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The5thHerring
09-28-2011, 09:10 PM
Apologies in advance if this has already been answered. I feel like doubtful cases like this are what the NewBees forum is meant for :)

My question is: do you have to pay the same amount of attention to yeast autolysis in secondary as in primary? I racked 4 gallons of (smelly) mead off a nice cake of Red Star Pasteur and Montrachet yeasts, and it's been sitting in secondary for about two weeks now.

It hasn't cleared much yet, and I can't see an unambiguous line of sediment at the bottom like I could in primary. But my (plastic) bottle has a handle, and I can see where a little bit of yeast has flocculated onto the available horizontal inside surface of the handle. So there's definitely some in there!

I would rack again, but two rackings in two weeks seems a little much. So do I have to worry about yeasty flavors from autolysis of the little bit of yeast I have flocculating in secondary?

Much obliged.

AToE
09-29-2011, 01:01 AM
The only yeast you really have to worry about is 71B, and even that one you wouldn't rack again that soon (or else more will just drop out and then you'll have to rack again, and again!). Other than that yeast a little bit of autolysis is fine, it's only months of this and stirring it up again and again that will really impart strong lees character, and even then it's not a "bad" thing, it's just a matter of taste.

Not sure what you mean about worrying about it in primary though, primary is too early for it to even be occuring. ???

The5thHerring
09-29-2011, 06:28 PM
About primary, here is what I meant: I read (regarding beer brewing) that the yeast starts to autolyze after about 2 weeks in alcohol. So you should either bottle or rack after the first two weeks, since in primary you're sitting on a big old cake of the stuff.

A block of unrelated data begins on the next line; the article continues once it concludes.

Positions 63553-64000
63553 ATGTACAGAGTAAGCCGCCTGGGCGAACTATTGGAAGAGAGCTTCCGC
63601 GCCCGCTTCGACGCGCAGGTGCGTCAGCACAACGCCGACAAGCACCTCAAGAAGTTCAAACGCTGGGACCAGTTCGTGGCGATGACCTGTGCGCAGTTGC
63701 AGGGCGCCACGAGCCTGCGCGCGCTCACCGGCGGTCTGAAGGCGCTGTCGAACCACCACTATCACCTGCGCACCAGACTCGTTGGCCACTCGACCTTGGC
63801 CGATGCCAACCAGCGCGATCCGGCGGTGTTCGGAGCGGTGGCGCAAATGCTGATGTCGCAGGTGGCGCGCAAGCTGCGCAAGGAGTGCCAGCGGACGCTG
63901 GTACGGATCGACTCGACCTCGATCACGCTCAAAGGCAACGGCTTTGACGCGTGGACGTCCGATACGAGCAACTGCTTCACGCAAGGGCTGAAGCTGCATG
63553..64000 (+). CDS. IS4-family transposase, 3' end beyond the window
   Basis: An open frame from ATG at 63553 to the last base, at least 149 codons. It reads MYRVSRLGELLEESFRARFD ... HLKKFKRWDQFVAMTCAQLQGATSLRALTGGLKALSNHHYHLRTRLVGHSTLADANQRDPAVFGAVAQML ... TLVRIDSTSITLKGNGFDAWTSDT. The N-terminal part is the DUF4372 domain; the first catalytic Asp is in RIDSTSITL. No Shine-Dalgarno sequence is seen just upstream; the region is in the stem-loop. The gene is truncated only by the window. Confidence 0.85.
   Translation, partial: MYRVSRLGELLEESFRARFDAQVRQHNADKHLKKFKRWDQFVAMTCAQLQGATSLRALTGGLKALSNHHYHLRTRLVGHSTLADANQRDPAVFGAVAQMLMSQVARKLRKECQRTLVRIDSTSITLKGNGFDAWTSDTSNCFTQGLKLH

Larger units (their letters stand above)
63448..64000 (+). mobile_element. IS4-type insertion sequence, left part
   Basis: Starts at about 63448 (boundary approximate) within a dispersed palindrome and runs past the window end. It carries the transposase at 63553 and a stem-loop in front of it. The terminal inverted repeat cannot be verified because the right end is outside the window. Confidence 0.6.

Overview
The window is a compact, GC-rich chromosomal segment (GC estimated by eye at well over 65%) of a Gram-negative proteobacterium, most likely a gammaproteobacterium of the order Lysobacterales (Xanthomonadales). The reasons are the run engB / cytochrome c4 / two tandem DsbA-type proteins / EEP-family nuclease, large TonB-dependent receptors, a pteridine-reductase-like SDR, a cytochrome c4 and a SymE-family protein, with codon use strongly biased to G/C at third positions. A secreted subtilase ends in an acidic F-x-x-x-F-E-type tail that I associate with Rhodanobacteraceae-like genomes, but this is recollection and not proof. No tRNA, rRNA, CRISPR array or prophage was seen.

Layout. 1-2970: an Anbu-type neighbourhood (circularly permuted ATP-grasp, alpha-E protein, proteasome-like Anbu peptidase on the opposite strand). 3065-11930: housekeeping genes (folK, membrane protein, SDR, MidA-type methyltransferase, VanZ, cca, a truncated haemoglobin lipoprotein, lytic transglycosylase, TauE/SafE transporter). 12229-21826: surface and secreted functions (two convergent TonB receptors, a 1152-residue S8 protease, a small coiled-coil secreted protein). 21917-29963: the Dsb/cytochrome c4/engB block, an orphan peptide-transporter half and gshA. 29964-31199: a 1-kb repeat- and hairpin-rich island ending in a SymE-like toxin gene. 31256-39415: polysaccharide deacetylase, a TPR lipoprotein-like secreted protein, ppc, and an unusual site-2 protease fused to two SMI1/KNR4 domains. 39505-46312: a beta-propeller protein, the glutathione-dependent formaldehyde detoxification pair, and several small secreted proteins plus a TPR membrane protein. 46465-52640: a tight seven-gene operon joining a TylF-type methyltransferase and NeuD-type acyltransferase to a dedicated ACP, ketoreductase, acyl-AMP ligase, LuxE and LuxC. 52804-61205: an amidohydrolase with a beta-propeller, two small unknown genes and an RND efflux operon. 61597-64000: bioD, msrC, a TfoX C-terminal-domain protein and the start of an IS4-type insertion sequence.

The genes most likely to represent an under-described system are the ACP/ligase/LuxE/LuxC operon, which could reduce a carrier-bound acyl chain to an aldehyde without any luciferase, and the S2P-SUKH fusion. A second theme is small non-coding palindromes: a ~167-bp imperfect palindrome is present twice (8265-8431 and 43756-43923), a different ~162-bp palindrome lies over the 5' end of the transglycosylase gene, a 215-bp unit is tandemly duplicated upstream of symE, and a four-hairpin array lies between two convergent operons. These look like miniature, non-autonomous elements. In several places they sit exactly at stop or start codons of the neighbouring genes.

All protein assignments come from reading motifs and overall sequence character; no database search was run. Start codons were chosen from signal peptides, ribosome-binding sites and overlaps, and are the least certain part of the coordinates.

Is this not the case?

Also, I know two weeks is too soon, but whenabouts might I start to look for signs of clearing? In a typical case, that is, if such a thing exists.

AToE
09-29-2011, 06:49 PM
About primary, here is what I meant: I read (regarding beer brewing) that the yeast starts to autolyze after about 2 weeks in alcohol. So you should either bottle or rack after the first two weeks, since in primary you're sitting on a big old cake of the stuff.

Well, there's a couple things in play here, firstly that is a LOT more yeast, and it also can contain other junk (in beer we're talking trub and possibly hops, in wines/some meads we're talking fruit bits etc). But, long before that stuff gives you a problem you have a much more compelling reason to get something out of primary - oxidization (which isn't always a worry but often is), that will damage your product much quicker and more severely than a small amount of lees character.

Typically you want to rack anything soon after it finishes fermenting, time means little, hydrometer readings mean more! (If it's still fermenting leave it as long as it needs, if it's done get it into a carboy with less headspace)


Also, I know two weeks is too soon, but whenabouts might I start to look for signs of clearing? In a typical case, that is, if such a thing exists.

If it's not got any fruit in it it will clear pretty slowly. Once in secondary I just wait until there's a distinct amount of lees that've dropped (if you left it in primary longer than a day or two after fermentation finished the bulk of the lees may have already dropped though), and I usually notice this (and at least some significant clearing) adter 3-8 weeks.

Once you're in tertiary it will continue to drop lees and clear, but you'll want to rack much less often, could be another 4 months, could be a year... largely depends on how fast you want to clear it (racking does speed clearing by mixing up the mead and I believe introducing small amounts of O2).